Dr. Stanley Liu is a radiation oncologist at Sunnybrook’s Odette Cancer Centre and a researcher in Biological Sciences at Sunnybrook Research Institute.
Dr. Liu’s lab was involved in a large, multisite study published today in Nature Genetics.
The study carefully examined more than 8,000 tumours at the genetic level to help better understand the effect of low oxygen (hypoxia) on cancer.
Dr. Liu couples his roles as a clinician and a biological scientist in the hope of unmasking some of the mysteries of cancer to help come up with better, more tailored treatments for his patients.
What’s this hypoxia study all about? What are the key take-aways?
It’s long been known that tumours thrive in low-oxygen environments. Low oxygen can make tumours resistant to treatments and more likely to spread to other sites in the body. Despite being a well-known cause of treatment resistance and cancer spread, the impact of low oxygen, known as hypoxia, on tumour cells has been poorly understood.
This is an important large-scale study that involved collaborators across many locations and analyzed the genes from a broad range of tumour types. It confirms what’s been known about low oxygen tumours and helps us further understand that because of hypoxia, there’s a loss of tumour suppressor genes, an activation of oncogenes (genes with the potential to cause cancer) and many alterations in messenger RNA and microRNA that control protein production. Understanding these common traits will be an important step forward in the personalization of cancer treatment.
We can use these genetic markers and information to make a collective “score” for a tumour. That score may help us determine who might benefit from a hypoxia-targeting agent. These drugs have been around for awhile, but giving them to everyone doesn’t make sense (they can have lots of side effects and only benefit certain types of tumours.)
We know that when we use radiation to treat tumours, we can generally have great success. But if that tumour is hypoxic, the radiation treatments may not work as well. For those patients, there could be a role for these hypoxia-targeting agents. It’s really a step toward more personalized treatments.
A lot of centres around the world were involved in this study. Why is that important?
Genomics is complex. It needs a large number of samples from many different centres so that we can compile enough information.
It’s not something that one research centre can do in isolation. One genetic test isn’t going to come up with the answer to help treat all cancers. It’s looking at what we know and using a number of tests in collaboration to come up with the best ways to personalize treatment for a patient’s tumour.
Each and every tumour is unique. So we will need to use pathology, combined with information about a tumour’s genetic and protein profile, so that we can begin to really tailor treatments for each patient.
What do you want people to know about genetics and genetic research?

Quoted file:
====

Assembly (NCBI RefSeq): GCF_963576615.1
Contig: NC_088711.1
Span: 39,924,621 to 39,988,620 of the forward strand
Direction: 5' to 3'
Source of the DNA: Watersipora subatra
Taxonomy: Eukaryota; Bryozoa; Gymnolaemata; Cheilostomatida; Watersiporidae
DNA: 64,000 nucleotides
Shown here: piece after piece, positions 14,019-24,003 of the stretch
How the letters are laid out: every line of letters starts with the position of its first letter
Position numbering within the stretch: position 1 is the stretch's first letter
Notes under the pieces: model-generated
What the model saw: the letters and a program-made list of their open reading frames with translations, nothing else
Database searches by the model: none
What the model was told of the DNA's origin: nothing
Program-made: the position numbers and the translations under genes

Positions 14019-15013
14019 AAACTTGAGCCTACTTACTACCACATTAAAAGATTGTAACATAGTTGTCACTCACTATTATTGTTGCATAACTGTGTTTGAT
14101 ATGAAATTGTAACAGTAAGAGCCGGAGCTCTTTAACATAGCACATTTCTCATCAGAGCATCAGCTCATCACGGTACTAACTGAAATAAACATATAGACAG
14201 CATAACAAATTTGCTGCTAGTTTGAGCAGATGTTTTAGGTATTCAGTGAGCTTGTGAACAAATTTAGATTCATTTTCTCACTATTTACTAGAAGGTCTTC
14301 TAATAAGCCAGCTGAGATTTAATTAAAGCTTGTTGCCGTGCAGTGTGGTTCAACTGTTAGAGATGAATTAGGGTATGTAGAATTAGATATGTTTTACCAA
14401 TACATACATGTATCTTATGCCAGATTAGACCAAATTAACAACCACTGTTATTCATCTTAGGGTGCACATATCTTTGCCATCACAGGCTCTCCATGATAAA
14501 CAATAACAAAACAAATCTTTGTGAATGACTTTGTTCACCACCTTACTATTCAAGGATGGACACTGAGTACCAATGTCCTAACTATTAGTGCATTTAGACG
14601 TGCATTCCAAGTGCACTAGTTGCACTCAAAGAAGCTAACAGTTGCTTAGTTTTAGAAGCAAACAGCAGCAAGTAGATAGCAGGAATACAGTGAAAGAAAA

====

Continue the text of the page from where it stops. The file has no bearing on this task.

More people is more power — power being information. Some patients may be hesitant to participate in this kind of research because the thought of their tumour cells or information being stored doesn’t sit well. But every person matters in this kind of research. Every tumour is unique and the more samples we have, the better understanding we can have, and the better, more precise treatments we can offer. Without patient samples, we can’t personalize treatments. Every patient who gives a sample is making a difference. It’s so valuable to science and to patient care now and in the future. We can go back to the data; we can go back to the samples; we can use this information to help develop and optimize new tests and treatment technologies.
There’s a real challenge for this kind of research because of the costs involved, limited research funding, and the length of time it takes to build a meaningful database, in terms of patient numbers and clinical follow up.
What’s next for you?
I’m involved with a multi-site project now that is examining aggressive prostate cancer at the DNA, RNA, microRNA and protein level so that we can build a database of these types of tumours. We will then compare the genetic profiles with patient outcomes and see what types are most aggressive and what genetic markers those cancers have.
How does being a clinician impact your research?
My work as a radiation oncologist helps me define clinical problems, and guide the important questions that need answers.
I see the realities of cancer. Some patients do really well. But there are still many patients who don’t respond well to treatment and who do poorly.
As a scientist, I could look at the data, and the genes, and the graphs and say, “Look! It’s so clear!”
But then in the clinic, I look at my patient who is not responding to treatment, and I’m reminded that things don’t always work the way they do on charts and papers. That inspires me to keep up with this kind of research. There’s so much more to see and to understand.